In many of my doorstep conversations with people who say they want to vote out of the EU, I have been left with a sense that it is those who stand to lose most from leaving the EU who are actually being tempted to do this. It’s as if their fears are being played on for the benefit of politicians whose careers would gain from Brexit.
The snag is that the fears are real. The photo comes from an article on research by Demos which highlights a perception that ethnic minorities are more able to influence things. That fits with a sense of alienation and fear I have been encountering on the doorsteps among the less wealthy and predominantly white people who have been talking of voting for “Out”.
If people are afraid of losing their job, or struggling to afford somewhere to live, and the blame can be pinned on “immigrants” coming “because of the EU”, then the government is neatly absolved of responsibility. The EU becomes the scapegoat, so voting for Brexit makes sense. Except that scapegoats are always symbols for the problem, not the actual problem of government failures.
The campaign for a vote to remain in the EU has been taking up a lot of my energy for what feels like a long time. Why does it matter?
The quick version
The short, doorstep comment is that the EU matters because of the peace and the stability, the opportunities and possibilities it brings.
The longer version…
The European Union matters enormously. It has been the context of British political and economic life for decades. It’s tended to under-state its contribution, so people are often not aware of how many development projects or pieces of investment begin in the EU. The contribution has been so great that we can take it for granted — and sometimes rail against its supposed shortcomings without bothering to look at the whole picture. The referendum changes this. Suddenly it might not be there. This posting is not about whipping up fear, but is about expressing some of the richness in which it is rooted, and the contribution it brings.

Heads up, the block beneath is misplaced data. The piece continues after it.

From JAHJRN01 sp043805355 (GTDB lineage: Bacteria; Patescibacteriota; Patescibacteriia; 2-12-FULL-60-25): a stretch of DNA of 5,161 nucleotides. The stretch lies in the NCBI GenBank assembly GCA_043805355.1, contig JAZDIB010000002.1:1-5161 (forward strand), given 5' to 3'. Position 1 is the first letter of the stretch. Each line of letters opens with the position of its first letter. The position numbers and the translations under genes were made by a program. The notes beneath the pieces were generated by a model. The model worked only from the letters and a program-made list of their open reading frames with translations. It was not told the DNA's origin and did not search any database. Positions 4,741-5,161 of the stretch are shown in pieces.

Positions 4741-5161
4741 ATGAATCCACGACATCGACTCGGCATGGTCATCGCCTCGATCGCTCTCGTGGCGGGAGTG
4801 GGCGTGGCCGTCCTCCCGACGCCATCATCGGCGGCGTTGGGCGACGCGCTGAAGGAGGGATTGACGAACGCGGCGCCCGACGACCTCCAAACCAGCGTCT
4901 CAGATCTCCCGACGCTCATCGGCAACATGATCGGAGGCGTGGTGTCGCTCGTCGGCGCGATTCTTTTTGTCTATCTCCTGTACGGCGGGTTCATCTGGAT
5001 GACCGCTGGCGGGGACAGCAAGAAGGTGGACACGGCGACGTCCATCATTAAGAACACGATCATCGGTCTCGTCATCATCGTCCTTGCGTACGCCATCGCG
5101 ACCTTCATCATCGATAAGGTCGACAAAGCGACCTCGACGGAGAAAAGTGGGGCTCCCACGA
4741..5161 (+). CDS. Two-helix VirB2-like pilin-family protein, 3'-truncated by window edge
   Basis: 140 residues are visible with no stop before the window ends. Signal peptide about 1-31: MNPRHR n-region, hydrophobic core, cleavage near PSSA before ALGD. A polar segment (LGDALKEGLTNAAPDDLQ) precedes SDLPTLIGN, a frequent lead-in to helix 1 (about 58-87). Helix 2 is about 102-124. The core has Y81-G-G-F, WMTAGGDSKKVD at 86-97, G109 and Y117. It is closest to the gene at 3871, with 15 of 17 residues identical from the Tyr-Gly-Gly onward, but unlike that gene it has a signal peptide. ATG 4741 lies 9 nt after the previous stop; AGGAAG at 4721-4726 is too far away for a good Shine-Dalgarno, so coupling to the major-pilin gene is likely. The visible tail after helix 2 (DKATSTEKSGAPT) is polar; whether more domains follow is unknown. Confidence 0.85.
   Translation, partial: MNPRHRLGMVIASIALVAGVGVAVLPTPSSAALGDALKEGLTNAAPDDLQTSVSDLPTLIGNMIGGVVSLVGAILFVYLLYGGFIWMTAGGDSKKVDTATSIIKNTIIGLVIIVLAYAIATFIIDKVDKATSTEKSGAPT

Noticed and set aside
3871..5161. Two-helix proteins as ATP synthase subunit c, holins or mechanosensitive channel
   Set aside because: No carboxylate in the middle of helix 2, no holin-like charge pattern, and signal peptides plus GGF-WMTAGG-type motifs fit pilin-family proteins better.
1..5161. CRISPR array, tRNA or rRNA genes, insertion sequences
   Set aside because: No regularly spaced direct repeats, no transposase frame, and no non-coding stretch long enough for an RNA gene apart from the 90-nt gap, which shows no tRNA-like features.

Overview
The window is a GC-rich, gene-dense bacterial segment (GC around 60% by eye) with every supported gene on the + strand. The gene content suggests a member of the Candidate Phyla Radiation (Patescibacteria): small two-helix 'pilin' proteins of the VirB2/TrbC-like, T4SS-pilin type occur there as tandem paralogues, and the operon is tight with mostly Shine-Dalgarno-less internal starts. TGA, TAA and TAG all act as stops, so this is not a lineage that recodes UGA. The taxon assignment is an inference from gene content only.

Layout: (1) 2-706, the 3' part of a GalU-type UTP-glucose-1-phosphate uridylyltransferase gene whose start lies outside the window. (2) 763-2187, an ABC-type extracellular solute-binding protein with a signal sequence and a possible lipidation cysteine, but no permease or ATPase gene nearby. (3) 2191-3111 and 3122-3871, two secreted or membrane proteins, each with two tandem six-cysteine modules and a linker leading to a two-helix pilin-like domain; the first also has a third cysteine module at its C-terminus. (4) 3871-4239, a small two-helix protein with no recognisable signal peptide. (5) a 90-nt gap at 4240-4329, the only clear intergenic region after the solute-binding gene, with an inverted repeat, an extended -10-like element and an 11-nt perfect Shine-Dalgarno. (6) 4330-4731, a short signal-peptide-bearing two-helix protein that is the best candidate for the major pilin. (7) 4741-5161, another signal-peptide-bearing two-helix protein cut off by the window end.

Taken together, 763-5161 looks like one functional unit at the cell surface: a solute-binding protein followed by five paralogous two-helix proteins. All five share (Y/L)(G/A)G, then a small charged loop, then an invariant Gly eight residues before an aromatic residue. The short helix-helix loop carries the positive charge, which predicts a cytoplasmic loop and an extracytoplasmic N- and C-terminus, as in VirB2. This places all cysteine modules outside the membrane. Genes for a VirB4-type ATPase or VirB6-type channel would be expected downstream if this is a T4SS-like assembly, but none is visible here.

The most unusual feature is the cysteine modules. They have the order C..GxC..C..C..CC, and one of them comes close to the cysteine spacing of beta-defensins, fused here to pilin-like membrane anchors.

Culture and history
Europe has a long and convoluted history. There’s an intertwined heritage of culture and religion. There have been centuries of Europeans trading with each other, fighting with each other, sharing cultural influence and sharing faith. Up close, it looks like a story of rivalry. At a distance it looks more like the squabbling of long-married couples, where the words shouldn’t obscure the depth of the connection.
Immigration is a good thing. It is a good thing culturally and economically. We would be diminished without it.
My life is vastly enriched by friendships with people who have come to the UK as immigrants and others who are the children of immigrants. They include people who came seeking asylum and people who came seeking a better life. My life is enriched by other friends who have emigrated, through whom I have valued networks of friends in many other parts of the world.
Economically too, migration matters. People sometimes talk as if there are a finite number of jobs and immigrants increase the competition. This is nonsense. Immigrants come, they work, they buy things, their presence boosts the economy. They create more work and more possibility.
A study published in 2014 showed that European migrants pay substantially more in taxes than they take in benefits. They arrive having finished schooling, and all the costs to the state of bringing people to adulthood.
I’ve heard several people recently talk of the “politics of untruth”, as if things have moved into a particularly surreal space in the age of Donald Trump and Boris Johnson. What happens when truth disappears? Are there unconscious things drawing people to vote in a way that makes life worse?
The crude answer is that people believe what they need to believe, which is not primarily about logic. The assertions that EU membership costs £350 Million per week and that Turkey is about to join the EU bringing mass migration have been thoroughly discredited. The fact that people are still believing them says a great deal for people’s needs and fears. Working with unconscious fears is also core territory for psychoanalysis.
The paths of protecting our sovereignty and being proud to be British point firmly towards remaining in the EU. We don’t need to “take our country back” because we never lost it. It is Brexit, not a vote to remain, that challenges all of these things.